- Innovation increasingly relies on data
- New law clarifies who can access data and under what conditions
- More private and public entities will be able to share data
The "Data Act", already agreed between MEPs and member states, aims to stimulate innovation by eliminating barriers to data access.
The new legislation establishes rules on the sharing of data generated through the use of connected products or related services (e.g. the Internet of Things, industrial machinery) and allows users to access the data they generate. It will contribute to the development of new services, particularly in artificial intelligence, where vast amounts of data are required for algorithm training. It also aims to make after-sales services and repairs of connected devices cheaper. In exceptional circumstances or emergencies, such as floods and wildfires, public sector bodies will be able to access and use data held by the private sector, the new law stipulates.
Protection of trade secrets and prevention of unlawful data transfers
MEPs secured a clear definition of trade secrets and trade secret holders to prevent unlawful data transfers and data leaks to countries with weaker data protection regulations. They also want to avoid competitors in a particular field being able to exploit access to data to reverse-engineer services or devices of their rivals.
The new law facilitates the ability to switch between cloud service providers – companies that offer network services, infrastructure, or business applications in the cloud- and introduces safeguards against unlawful international data transfers by these companies. MEPs ensured that the Data Act means cloud service customers will have the power to negotiate contracts and avoid being "locked in" with a particular provider.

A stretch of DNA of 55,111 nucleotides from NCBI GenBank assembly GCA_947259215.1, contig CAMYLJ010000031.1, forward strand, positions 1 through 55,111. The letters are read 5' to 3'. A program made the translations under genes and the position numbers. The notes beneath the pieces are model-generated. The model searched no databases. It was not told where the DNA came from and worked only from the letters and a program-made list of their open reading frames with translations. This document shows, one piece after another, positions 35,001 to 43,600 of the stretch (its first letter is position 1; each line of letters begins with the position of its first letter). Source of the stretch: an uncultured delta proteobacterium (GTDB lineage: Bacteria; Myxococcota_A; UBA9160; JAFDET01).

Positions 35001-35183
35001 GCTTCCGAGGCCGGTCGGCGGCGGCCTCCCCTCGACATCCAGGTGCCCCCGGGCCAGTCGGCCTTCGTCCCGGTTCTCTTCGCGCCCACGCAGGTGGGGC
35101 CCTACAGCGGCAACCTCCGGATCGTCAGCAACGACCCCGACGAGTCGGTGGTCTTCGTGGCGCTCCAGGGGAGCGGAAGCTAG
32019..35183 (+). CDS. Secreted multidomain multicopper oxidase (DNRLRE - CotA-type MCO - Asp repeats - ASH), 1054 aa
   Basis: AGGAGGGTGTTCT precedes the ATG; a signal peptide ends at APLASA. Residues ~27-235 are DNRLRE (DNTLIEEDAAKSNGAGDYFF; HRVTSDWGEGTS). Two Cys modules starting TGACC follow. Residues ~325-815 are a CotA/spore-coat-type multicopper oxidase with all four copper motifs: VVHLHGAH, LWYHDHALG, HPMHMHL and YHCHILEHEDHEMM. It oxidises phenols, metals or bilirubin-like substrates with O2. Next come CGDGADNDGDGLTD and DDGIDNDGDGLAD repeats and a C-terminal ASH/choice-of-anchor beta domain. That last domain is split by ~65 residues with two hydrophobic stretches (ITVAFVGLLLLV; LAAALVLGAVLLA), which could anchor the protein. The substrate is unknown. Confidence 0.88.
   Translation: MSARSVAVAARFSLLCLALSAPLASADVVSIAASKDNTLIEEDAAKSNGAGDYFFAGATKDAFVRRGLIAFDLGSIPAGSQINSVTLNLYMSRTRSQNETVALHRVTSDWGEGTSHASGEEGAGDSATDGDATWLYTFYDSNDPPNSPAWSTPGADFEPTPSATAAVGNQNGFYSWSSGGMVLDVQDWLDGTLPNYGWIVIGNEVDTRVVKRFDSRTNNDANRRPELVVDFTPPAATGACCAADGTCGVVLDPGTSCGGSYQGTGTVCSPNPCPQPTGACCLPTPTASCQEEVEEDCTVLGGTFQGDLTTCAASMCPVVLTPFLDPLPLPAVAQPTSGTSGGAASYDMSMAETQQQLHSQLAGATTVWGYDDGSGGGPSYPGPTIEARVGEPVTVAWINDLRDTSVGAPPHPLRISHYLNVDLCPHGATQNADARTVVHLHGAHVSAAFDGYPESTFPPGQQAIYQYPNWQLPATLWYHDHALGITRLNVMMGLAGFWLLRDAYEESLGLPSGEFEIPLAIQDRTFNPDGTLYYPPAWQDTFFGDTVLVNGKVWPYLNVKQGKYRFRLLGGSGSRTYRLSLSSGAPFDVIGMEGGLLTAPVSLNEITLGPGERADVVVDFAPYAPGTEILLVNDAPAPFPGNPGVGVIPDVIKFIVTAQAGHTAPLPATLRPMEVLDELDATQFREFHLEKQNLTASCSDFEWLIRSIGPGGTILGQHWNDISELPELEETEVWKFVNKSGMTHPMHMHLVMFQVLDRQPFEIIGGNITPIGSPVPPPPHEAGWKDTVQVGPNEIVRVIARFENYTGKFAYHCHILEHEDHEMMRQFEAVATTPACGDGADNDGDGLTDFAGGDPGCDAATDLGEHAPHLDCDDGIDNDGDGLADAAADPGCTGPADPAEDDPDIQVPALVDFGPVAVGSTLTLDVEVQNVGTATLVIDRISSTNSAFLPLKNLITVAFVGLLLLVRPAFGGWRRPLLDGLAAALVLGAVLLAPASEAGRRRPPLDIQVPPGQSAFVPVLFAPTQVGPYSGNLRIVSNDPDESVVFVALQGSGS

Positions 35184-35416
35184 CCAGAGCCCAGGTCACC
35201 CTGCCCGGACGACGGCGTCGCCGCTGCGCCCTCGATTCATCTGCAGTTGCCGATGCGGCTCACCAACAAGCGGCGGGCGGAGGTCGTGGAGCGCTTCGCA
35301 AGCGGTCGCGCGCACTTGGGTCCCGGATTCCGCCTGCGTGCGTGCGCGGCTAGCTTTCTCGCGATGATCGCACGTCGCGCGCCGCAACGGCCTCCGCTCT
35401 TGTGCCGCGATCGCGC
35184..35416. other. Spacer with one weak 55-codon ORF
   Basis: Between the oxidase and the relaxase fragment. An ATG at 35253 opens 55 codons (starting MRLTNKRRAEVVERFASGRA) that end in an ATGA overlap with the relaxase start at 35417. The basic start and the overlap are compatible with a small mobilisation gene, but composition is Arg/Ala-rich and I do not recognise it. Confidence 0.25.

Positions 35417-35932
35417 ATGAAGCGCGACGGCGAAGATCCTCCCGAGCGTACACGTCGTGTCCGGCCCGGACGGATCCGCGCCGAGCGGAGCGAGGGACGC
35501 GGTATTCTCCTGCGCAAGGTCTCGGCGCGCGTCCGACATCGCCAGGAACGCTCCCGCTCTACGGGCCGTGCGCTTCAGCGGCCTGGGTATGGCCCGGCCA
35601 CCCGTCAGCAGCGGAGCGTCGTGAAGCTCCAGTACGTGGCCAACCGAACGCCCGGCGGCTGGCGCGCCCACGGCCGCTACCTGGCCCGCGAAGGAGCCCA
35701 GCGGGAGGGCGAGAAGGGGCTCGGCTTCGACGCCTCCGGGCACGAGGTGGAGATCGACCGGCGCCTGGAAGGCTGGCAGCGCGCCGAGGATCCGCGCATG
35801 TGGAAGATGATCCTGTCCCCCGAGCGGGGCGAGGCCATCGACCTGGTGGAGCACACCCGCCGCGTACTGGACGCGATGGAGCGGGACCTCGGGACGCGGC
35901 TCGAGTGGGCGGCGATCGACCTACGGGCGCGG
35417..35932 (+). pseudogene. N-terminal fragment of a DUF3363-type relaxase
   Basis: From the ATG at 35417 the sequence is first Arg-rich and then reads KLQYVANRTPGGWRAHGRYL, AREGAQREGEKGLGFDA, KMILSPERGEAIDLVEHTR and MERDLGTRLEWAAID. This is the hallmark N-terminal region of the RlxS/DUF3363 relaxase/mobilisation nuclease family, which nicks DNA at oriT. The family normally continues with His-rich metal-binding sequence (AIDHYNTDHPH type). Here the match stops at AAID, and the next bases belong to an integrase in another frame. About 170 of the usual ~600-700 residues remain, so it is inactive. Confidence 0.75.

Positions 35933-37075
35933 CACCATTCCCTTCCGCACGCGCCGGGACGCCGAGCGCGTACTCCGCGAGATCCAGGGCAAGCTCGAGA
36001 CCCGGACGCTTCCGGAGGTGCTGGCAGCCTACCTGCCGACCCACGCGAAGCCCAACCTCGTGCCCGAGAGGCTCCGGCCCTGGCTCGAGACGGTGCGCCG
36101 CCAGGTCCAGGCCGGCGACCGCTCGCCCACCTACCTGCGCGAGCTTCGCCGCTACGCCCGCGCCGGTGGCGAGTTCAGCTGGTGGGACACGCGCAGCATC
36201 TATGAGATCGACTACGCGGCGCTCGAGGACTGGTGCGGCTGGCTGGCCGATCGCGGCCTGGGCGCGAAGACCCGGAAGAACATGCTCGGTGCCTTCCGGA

Lead MEP Pilar del Castillo Vera (EPP, ES) said: "The Data Act is a game-changer. Having data on the functioning of industrial equipment will allow factories, farms and construction companies to optimise operational cycles, production lines and supply chain management. The Data Act will create a new data-agile system enabling easy access to an almost infinite amount of high-quality data. It will be instrumental in optimising existing business models and processes, boost the development of new ones and create new value. In other words, an opportunity for innovation and competitiveness".
The legislation was adopted with 481 votes to 31, with 71 abstentions. It will now need formal approval by Council to become law.
The volume of data generated by humans and machines is growing exponentially and becoming a critical factor for innovation by businesses and public authorities (e.g., shaping smart cities). The legislation will allow users access to the data they generate, as 80% of industrial data collected are never used, according to the European Commission.
Conference on the Future of Europe
The Data Act embodies the principles outlined in the Conference on the Future of Europe's (COFOE) recommendations, specifically proposals 31(7), 35(7), and 35(10), aimed at creating a robust and equitable digital economy. It echoes COFOE's vision by advocating for a resilient data infrastructure that upholds European values and principles. The 'Data Act' also supports the digital transformation of public services and the introduction of a European common digital identity, which will streamline cross-border digital transactions and services, all while being safeguarded by a comprehensive framework of European standards and guidelines.